Some governments know how to support the arts.

In Denmark, “Nyboder” (which means “new houses”) refers to a historic district of yellow row houses in Copenhagen — houses that were once a naval barracks, built in the early seventeenth century during the reign of King Christian IV.  In 2011, the Danish Ministry of Defense created a documentary film about Nyboder.

One of my favorite hot bands — the Scandinavian Rhythm Boys — were invited to play the theme song.  IN PRAISE OF NYBODER (“Nyboders Pris”) sounds like a traditional air, but it was written in 1930.

The Boys are Robert Hansson, trumpet; Frans Sjostrom, soprano sax; Ole Olsen, bass; Michael Boving, banjo/vocal.  And the fine cinematography is courtesy of Flemming Thorbye, a good friend of JAZZ LIVES:

That song sticks in the memory . . . and here’s one more familiar, the ROYAL GARDEN BLUES (offered at the leisurely Bixish Twenties tempo that Basie and Goodman recalled in the early Forties):

ROYAL GARDEN is also appropriate here because Nyboder is a part of the complex of Rosenborg Castle and the Royal Garden, in the historic part of Copenhagen.  A far cry from South Side Chicago, but Joe Oliver would have admired both performances.  (Incidentally, a vocal chorus on this song is now a rarity, but in its heyday the lyrics were part of the performance: think of the 1931 Ted Lewis recording on which Fats Waller sings.)

For more from the Scandinavian Rhythm Boys, visit them here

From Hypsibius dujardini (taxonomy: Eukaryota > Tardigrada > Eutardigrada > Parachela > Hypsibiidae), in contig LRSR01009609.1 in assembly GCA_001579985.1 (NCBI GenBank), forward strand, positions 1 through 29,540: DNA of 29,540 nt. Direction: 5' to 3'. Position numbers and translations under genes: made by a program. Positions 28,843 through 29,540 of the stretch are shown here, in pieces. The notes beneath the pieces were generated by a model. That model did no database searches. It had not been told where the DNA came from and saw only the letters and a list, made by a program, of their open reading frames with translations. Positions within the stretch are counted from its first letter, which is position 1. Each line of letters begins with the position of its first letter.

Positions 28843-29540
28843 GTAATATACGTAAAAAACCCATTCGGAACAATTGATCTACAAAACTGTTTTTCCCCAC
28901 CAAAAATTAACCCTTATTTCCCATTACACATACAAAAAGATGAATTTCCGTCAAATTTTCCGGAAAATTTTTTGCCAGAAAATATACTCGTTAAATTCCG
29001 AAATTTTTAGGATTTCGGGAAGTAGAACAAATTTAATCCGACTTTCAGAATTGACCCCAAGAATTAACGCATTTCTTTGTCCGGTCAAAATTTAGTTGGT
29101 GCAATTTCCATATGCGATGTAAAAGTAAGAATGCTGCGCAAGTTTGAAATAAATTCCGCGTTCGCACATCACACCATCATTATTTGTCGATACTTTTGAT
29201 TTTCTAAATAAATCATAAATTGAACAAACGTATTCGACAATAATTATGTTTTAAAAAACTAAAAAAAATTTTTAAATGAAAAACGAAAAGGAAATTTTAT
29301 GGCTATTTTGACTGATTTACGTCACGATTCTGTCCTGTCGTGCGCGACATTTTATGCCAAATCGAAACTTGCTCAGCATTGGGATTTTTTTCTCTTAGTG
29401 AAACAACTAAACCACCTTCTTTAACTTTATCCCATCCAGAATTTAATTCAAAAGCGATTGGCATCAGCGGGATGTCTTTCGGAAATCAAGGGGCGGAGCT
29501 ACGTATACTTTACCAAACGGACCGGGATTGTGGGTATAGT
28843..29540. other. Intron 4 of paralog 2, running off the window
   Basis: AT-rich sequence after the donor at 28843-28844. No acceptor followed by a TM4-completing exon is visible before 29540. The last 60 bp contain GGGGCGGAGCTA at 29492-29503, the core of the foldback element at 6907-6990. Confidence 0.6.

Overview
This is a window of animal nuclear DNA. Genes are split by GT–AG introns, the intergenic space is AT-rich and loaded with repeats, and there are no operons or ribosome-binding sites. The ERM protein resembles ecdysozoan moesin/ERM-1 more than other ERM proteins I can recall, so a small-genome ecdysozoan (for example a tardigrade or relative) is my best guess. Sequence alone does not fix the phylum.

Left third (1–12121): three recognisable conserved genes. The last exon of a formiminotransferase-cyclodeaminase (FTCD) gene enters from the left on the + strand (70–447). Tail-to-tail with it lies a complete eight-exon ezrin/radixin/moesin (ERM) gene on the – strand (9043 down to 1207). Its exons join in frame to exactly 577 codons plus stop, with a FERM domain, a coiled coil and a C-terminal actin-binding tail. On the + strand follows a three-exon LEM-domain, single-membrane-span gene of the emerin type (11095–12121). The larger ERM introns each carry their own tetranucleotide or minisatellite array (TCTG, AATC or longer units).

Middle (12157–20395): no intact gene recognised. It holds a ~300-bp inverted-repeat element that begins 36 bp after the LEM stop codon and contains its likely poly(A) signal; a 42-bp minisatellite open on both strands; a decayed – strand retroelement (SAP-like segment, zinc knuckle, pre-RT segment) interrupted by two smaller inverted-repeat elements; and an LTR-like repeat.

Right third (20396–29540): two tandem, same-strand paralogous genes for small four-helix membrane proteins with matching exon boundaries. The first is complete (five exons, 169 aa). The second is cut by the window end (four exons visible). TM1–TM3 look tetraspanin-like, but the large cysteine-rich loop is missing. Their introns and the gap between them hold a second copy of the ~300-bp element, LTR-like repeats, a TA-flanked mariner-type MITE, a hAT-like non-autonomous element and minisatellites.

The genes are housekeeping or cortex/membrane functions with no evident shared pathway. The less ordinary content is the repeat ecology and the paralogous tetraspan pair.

— they obviously know how to create beautiful rhythms and melodies!

SOUL MUSIC: THE SCANDINAVIAN RHYTHM BOYS (April 2011)

The four gentlemen who make up the Scandinavian Rhythm Boys make more music than a full orchestra — simple yet deep, propulsive yet full of feeling, with arching melodies, deep roots, and more.  They are Robert Hansson, trumpet; Frans Sjostrom, bass and soprano saxophones; Michael Boving, banjo, guitar, and vocal; Ole Olsen, bass and clarinet.  The excellent videos were created by Flemming Thorbye, my Scandinavian comrade.

Here’s a lovely, poignant version of I’M COMIN’ VIRGINA, with Bix in mind:

MAKE ME A PALLET ON THE FLOOR was “written” by W.C. Handy as the ATLANTA BLUES.  Here, this achingly slow version features Frans on soprano saxophone and Michael on one of his irreplaceable deep-inside vocals.  Robert dares the brass Fates and Ole lays down a foundation you could build a cathedral on:

The Boys ask the unanswerable existential question, HAVE YOU EVER FELT THAT WAY?

Michael continues in the same searching vein, “How long will I have to wait?” enclosed in this rendition of HESITATING BLUES.  (For passion without artifice, he touches the heart every time!):

JUST A CLOSER WALK WITH ME is perfect for a jazz lecture in a church (a very hip church that has both the SRB and a menorah):

Moving again towards secular matters, the Boys explore BUDDY’S HABIT.  We don’t know what his habit was — but I suspect he couldn’t get enough hot, lyrical jazz of the kind the SRB lays down here:

And finally — the most endearing version of “Mind your own business!” you’ll ever hear — AIN’T NOBODY’S BUSINESS IF I DO:

For those who can’t get enough of proper documentation, the first performance was recorded at the Hotel Christiansminde, Svendborg, Denmark, on April 16, 2011.  The remainder were captured at a jazz lecture given by the Scandinavian Rhythm Boys on April 30, 2011, at Broenshoej Kirke — the oldest church in Copenhagen (from 1180) titled GOSPEL, JAZZ, AND THE SONGS OF THE OPPRESSED. 

To hear more, find the SRB’s latest CD — CHARLESTON MAD — a wonderful effort.    

Thank you, Michael, Frans, Robert, Ole, and Flemming!

P.S.  Flemming Thorbye has excellent taste in hot jazz: visit his YouTube channel, thorbye, for much more enjoyment.